«Dolor posterior de hombro en atletas lanzadores con lesión de Bennett: Factores que influyen en el dolor en el lanzamiento.»
Shigeto Nakagawa MD, PhDa, , Minoru Yoneda MD, PhDb, Kenji Hayashida MD, PhDc, Naoko Mizuno MDb and Shinichi Yamada MDb aDepartment of Orthopaedic Sports Medicine, Yukioka Hospital, Osaka, Japan bShoulder and Sports Medicine Service, Osaka Kosei-nenkin Hospital, Osaka, Japan cDepartment of Orthopaedic Surgery, Hoshigaoka Kosei-nenkin Hospital, Osaka, Japan
A Bennett lesion is a bony spur at the posterior glenoid that is often seen in baseball players and usually asymptomatic. However, it sometimes becomes painful, but the mechanism of throwing pain is still unknown. The purposes of this study were to identify clinical characteristics associated with the Bennett lesion causing shoulder pain (painful Bennett lesion) and to try to predict which type of Bennett lesion might become painful. Several clinical factors in 51 consecutive baseball players who underwent arthroscopic surgery were investigated. Of these baseball players, 24 had a bony spur: 13 were diagnosed as having a painful Bennett lesion and 11 were diagnosed as having an asymptomatic Bennett lesion, according to our previously reported criteria. The other 27 players did not have a bony spur. Posterior joint laxity, no deficit of internal rotation, and an avulsed fragment on computed tomography scan were determined to be the characteristic clinical features in the shoulders with a painful Bennett lesion.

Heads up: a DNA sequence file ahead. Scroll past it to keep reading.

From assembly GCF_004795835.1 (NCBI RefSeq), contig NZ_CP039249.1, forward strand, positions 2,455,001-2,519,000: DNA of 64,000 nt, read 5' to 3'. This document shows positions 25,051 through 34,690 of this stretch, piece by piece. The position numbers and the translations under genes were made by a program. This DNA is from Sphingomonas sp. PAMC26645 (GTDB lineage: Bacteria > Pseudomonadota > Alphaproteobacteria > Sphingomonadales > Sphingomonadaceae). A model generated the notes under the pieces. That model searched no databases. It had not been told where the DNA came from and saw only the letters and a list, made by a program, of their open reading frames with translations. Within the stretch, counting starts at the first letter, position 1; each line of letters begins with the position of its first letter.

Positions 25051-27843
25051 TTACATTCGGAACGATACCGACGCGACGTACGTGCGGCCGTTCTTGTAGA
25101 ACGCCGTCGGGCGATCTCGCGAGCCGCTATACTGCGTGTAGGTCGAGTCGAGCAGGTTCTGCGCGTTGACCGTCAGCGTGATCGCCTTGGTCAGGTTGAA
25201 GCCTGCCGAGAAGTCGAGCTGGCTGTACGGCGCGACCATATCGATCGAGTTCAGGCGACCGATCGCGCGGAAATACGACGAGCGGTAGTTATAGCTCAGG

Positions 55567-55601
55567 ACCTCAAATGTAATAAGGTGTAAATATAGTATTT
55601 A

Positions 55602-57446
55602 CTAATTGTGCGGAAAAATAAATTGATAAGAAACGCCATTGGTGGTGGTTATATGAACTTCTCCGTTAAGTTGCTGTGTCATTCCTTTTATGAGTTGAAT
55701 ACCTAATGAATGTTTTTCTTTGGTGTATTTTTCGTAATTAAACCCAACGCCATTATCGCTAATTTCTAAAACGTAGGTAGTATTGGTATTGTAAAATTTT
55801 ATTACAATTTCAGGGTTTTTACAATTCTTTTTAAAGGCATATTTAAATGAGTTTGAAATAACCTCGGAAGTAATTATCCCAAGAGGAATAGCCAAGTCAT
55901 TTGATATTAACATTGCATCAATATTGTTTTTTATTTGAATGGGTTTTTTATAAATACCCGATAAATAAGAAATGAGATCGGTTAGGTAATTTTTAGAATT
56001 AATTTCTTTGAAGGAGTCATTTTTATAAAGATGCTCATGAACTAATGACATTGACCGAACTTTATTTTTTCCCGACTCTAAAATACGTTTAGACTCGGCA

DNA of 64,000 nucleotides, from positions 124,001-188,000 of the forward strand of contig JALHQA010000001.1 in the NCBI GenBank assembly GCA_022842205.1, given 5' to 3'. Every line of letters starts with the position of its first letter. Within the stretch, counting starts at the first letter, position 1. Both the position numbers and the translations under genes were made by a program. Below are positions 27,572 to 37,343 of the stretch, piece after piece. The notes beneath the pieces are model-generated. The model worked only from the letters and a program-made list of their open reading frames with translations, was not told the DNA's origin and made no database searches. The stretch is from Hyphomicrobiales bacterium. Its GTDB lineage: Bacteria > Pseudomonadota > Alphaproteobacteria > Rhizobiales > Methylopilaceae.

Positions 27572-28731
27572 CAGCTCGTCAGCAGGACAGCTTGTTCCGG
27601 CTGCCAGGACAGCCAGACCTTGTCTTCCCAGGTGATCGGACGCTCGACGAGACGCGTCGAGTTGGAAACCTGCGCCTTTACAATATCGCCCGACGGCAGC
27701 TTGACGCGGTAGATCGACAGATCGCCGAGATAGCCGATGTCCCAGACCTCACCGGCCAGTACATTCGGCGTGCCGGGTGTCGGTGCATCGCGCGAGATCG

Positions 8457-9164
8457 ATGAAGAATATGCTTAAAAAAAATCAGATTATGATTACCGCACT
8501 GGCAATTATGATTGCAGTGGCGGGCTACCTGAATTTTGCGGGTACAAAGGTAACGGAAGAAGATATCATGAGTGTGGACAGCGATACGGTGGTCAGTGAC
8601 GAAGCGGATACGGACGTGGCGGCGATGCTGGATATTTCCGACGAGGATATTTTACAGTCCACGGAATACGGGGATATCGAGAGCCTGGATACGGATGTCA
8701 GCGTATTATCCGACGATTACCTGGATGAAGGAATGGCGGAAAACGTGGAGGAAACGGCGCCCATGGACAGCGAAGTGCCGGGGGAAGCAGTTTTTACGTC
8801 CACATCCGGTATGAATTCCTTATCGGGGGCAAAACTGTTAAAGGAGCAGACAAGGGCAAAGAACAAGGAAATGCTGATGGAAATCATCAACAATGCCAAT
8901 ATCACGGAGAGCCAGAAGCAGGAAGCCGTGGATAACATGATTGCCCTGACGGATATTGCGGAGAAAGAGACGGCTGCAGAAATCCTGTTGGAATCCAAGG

Journal of Shoulder and Elbow Surgery. Volume 15, Issue 1 , January-February 2006, Pages 72-77.